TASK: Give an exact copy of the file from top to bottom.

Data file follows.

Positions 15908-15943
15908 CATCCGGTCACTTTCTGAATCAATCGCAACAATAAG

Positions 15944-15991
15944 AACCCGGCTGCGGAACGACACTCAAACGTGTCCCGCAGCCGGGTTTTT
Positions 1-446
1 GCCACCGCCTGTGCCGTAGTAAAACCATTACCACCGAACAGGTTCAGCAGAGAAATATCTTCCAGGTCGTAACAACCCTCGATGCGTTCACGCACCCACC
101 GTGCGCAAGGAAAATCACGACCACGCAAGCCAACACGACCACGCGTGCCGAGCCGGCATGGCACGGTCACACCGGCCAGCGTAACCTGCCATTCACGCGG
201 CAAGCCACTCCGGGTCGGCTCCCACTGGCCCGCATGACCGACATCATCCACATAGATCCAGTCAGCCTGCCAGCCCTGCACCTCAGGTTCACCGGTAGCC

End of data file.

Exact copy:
Positions 15908-15943
15908 CATCCGGTCACTTTCTGAATCAATCGCAACAATAAG

Positions 15944-15991
15944 AACCCGGCTGCGGAACGACACTCAAACGTGTCCCGCAGCCGGGTTTTT
Positions 1-446
1 GCCACCGCCTGTGCCGTAGTAAAACCATTACCACCGAACAGGTTCAGCAGAGAAATATCTTCCAGGTCGTAACAACCCTCGATGCGTTCACGCACCCACC
101 GTGCGCAAGGAAAATCACGACCACGCAAGCCAACACGACCACGCGTGCCGAGCCGGCATGGCACGGTCACACCGGCCAGCGTAACCTGCCATTCACGCGG
201 CAAGCCACTCCGGGTCGGCTCCCACTGGCCCGCATGACCGACATCATCCACATAGATCCAGTCAGCCTGCCAGCCCTGCACCTCAGGTTCACCGGTAGCC